Study Finds Azithromycin Can Prevent Sepsis During Vaginal Birth

A recent study published in the New England Journal of Medicine determined that a single dose of azithromycin given to pregnant women prior to a planned vaginal birth resulted in lower rates of maternal sepsis or death, but did not affect rates of neonatal sepsis or death.

Key takeaways:

This article will discuss the study findings and provide more information about azithromycin and its use during pregnancy.

Study details

The international study was led by a team of scientists at the University of Virginia Health System. They hypothesized that a single antibiotic dose could decrease the risk of sepsis (a serious bloodstream infection) or death in pregnant women who were planning a vaginal birth, as it does for those undergoing cesarean birth.

The study took place in multiple countries and involved 29,278 women who were in labor at 28 weeks gestation or later and were planning on having a vaginal birth. These women were given a single oral dose of azithromycin or placebo.

The results were remarkable. Maternal sepsis or death was significantly less common in the azithromycin group compared to the placebo group within 6 weeks of delivery. However, the risk of neonatal stillbirth, sepsis, or death within 4 weeks was similar between the two groups.

What is azithromycin?

Azithromycin, also known by the brand name “Zithromax” or “Z-Pac”, is an antibiotic used to treat certain bacterial infections of the ears, lungs, sinuses, skin, throat, and reproductive organs, including sexually transmitted infections.

Azithromycin belongs to a class of medications called macrolide antibiotics. It works by stopping the growth of bacteria.

Azithromycin comes as a tablet or in liquid form to take by mouth.

Benefits of azithromycin

One of the primary benefits of azithromycin is its ability to be used to treat a broad range of bacterial infections. This means there is a good chance that, when used as directed, it will kill whatever harmful bacteria is causing your illness. Another benefit is that azithromycin is considered quite safe to use and is generally well-tolerated in most people.

Risks of azithromycin

Like all medications, taking azithromycin can cause side effects in some people. They are usually mild and not cause for concern, but if you experience side effects that are severe or do not go away, contact your healthcare provider as soon as possible.

Some common side effects of azithromycin include:

  • Nausea
  • Diarrhea
  • Vomiting
  • Stomach pain
  • Headache

Using azithromycin during pregnancy

Azithromycin is considered safe during pregnancy if you have an infection that requires treatment. Most doctors agree that the benefits to both the mother and baby of treating the infection outweigh any potential risks. Azithromycin may be prescribed during pregnancy if you have certain bacterial infections, such as pneumonia, or if you have an STD/STI, such as chlamydia or gonorrhea. It can also treat Lyme disease and severe infections of the sinuses or ears. Recent studies are reassuring that taking azithromycin while pregnant is unlikely to harm the baby.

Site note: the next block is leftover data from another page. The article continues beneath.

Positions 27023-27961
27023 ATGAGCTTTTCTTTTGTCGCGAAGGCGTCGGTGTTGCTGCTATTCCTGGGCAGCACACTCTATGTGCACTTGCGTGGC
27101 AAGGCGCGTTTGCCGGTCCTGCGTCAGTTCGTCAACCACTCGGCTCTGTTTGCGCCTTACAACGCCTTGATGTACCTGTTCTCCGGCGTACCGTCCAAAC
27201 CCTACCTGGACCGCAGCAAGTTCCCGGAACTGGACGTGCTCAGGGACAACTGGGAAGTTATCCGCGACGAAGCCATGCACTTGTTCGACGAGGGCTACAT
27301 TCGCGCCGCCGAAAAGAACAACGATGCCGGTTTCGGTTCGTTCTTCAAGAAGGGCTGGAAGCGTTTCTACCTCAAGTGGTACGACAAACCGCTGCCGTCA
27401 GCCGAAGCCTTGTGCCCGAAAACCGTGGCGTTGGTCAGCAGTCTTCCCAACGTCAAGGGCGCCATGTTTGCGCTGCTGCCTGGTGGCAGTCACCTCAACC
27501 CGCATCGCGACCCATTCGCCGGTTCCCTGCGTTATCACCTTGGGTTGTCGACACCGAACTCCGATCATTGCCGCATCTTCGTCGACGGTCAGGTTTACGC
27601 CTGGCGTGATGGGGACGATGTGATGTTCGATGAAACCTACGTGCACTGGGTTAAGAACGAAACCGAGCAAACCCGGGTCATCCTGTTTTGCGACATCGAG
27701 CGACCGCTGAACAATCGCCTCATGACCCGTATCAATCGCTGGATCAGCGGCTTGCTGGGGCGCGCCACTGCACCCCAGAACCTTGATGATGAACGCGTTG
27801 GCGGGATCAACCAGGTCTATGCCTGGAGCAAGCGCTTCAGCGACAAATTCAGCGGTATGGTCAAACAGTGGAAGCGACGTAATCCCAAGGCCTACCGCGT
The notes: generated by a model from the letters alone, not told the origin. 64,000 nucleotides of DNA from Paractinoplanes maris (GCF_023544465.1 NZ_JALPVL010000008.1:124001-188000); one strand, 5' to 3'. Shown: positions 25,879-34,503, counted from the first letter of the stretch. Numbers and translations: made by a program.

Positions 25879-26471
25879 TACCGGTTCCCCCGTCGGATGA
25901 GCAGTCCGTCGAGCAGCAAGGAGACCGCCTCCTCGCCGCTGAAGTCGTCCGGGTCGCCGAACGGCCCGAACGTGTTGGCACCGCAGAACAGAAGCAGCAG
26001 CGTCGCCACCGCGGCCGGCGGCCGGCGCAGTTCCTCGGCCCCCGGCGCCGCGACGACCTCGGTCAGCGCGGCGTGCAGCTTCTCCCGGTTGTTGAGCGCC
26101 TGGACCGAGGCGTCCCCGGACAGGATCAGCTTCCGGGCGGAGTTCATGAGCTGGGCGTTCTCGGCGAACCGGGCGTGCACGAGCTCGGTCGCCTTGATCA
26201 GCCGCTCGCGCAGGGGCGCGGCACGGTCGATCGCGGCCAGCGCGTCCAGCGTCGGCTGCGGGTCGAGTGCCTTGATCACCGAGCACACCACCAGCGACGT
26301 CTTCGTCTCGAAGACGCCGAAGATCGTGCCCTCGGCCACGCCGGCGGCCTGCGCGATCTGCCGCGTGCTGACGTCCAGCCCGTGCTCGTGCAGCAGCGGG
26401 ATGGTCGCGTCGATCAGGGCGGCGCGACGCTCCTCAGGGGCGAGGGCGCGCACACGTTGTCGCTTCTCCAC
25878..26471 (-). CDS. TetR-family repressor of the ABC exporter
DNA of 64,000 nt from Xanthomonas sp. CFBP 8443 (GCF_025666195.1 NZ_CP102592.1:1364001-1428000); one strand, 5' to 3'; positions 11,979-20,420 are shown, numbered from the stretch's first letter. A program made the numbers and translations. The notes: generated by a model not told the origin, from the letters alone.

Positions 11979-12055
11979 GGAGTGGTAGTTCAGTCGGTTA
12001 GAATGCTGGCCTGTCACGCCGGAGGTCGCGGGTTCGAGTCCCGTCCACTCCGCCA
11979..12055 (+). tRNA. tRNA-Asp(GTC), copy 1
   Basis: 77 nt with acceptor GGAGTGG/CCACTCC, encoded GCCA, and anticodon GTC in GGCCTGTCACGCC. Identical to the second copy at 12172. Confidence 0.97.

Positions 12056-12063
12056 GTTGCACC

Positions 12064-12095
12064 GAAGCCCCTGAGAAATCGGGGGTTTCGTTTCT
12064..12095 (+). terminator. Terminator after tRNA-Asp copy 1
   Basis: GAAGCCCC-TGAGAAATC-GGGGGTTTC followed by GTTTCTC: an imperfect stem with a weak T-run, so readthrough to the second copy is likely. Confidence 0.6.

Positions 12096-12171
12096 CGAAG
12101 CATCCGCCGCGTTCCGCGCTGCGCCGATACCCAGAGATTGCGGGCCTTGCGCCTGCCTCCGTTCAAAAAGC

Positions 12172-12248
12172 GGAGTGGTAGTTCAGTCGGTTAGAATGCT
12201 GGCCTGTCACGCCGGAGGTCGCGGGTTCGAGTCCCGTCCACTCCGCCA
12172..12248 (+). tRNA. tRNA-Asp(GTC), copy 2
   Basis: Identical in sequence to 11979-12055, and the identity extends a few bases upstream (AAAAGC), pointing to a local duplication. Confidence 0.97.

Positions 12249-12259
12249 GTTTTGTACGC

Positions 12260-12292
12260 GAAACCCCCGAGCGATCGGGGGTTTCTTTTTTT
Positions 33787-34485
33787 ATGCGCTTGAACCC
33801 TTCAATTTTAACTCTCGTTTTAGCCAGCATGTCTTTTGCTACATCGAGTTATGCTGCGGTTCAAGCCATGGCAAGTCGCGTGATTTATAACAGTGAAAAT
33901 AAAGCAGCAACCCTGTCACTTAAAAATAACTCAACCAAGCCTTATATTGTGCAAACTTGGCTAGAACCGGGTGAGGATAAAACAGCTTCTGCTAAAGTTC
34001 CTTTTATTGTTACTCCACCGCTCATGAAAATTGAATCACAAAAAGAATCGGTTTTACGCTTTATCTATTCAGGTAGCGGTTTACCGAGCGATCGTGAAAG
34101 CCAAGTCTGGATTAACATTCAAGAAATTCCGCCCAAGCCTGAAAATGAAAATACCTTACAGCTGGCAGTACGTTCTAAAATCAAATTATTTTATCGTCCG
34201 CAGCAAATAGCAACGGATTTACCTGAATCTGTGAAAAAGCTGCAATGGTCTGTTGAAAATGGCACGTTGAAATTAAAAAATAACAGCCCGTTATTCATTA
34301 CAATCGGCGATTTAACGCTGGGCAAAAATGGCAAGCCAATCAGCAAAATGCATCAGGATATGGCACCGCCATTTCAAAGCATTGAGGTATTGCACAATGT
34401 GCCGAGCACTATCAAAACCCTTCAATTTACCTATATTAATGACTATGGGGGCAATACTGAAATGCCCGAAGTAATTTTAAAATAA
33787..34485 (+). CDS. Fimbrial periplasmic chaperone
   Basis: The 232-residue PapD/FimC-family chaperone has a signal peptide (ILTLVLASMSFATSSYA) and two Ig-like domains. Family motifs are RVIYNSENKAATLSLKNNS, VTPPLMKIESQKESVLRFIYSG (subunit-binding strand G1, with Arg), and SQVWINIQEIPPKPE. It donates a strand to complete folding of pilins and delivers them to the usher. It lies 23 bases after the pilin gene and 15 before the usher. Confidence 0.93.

The prescribed dosage of azithromycin can vary based on the infection being treated. Generally, a healthcare provider will prescribe between 500 and 2000 milligrams once a day as a single dose. Depending on the type of infection, this initial dose may be followed by additional doses of 250 to 500 milligrams once a day for several days. It is important to always take your antibiotic exactly as prescribed by your healthcare provider.

What other antibiotics are safe during pregnancy?

In addition to azithromycin, there are several other types of antibiotics that are considered safe to use during pregnancy. The following groups of antibiotics are generally considered safe:

  • Penicillins, including amoxicillin (Amoxil, Larotid) and ampicillin
  • Cephalosporins, including cefaclor and cephalexin (Keflex)
  • Clindamycin (Coin, Clinda-Derm, Clindagel)

Some antibiotics are more effective at treating certain infections than others. Therefore, it is up to your healthcare provider to decide which antibiotic is the best option for you while also keeping the safety of your unborn child in mind. Always notify your healthcare provider if you are pregnant or breastfeeding prior to starting any new medications, including antibiotics.

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